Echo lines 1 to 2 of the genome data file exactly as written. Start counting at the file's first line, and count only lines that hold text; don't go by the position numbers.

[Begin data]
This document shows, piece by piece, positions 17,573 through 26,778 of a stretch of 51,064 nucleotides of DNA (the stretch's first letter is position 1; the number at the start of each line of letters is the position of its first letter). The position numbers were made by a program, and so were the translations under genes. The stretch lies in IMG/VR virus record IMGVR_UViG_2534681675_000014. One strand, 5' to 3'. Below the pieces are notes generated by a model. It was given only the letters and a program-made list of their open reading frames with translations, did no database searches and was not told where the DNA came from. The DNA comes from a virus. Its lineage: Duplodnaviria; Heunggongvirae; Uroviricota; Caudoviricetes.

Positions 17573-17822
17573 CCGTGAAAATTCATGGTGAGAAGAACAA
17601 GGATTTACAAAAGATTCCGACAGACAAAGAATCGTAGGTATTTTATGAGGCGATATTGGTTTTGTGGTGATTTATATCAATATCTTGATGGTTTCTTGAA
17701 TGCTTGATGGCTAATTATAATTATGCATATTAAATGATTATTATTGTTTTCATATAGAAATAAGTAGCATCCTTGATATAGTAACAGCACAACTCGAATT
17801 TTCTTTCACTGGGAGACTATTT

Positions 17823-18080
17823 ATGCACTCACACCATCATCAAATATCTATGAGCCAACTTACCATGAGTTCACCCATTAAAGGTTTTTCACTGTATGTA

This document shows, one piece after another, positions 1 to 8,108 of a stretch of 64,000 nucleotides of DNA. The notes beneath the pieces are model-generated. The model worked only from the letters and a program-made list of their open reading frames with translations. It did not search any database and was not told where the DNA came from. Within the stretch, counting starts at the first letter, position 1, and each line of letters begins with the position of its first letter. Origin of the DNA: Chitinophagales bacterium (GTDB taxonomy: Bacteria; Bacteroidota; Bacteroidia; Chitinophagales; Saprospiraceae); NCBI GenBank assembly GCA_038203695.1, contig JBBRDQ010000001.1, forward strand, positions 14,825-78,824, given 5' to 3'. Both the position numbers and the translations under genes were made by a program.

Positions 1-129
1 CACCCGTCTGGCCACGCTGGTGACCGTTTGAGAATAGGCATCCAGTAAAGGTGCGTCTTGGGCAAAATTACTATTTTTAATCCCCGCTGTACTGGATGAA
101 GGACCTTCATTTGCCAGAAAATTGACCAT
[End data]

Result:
This document shows, piece by piece, positions 17,573 through 26,778 of a stretch of 51,064 nucleotides of DNA (the stretch's first letter is position 1; the number at the start of each line of letters is the position of its first letter). The position numbers were made by a program, and so were the translations under genes. The stretch lies in IMG/VR virus record IMGVR_UViG_2534681675_000014. One strand, 5' to 3'. Below the pieces are notes generated by a model. It was given only the letters and a program-made list of their open reading frames with translations, did no database searches and was not told where the DNA came from. The DNA comes from a virus. Its lineage: Duplodnaviria; Heunggongvirae; Uroviricota; Caudoviricetes.

Positions 17573-17822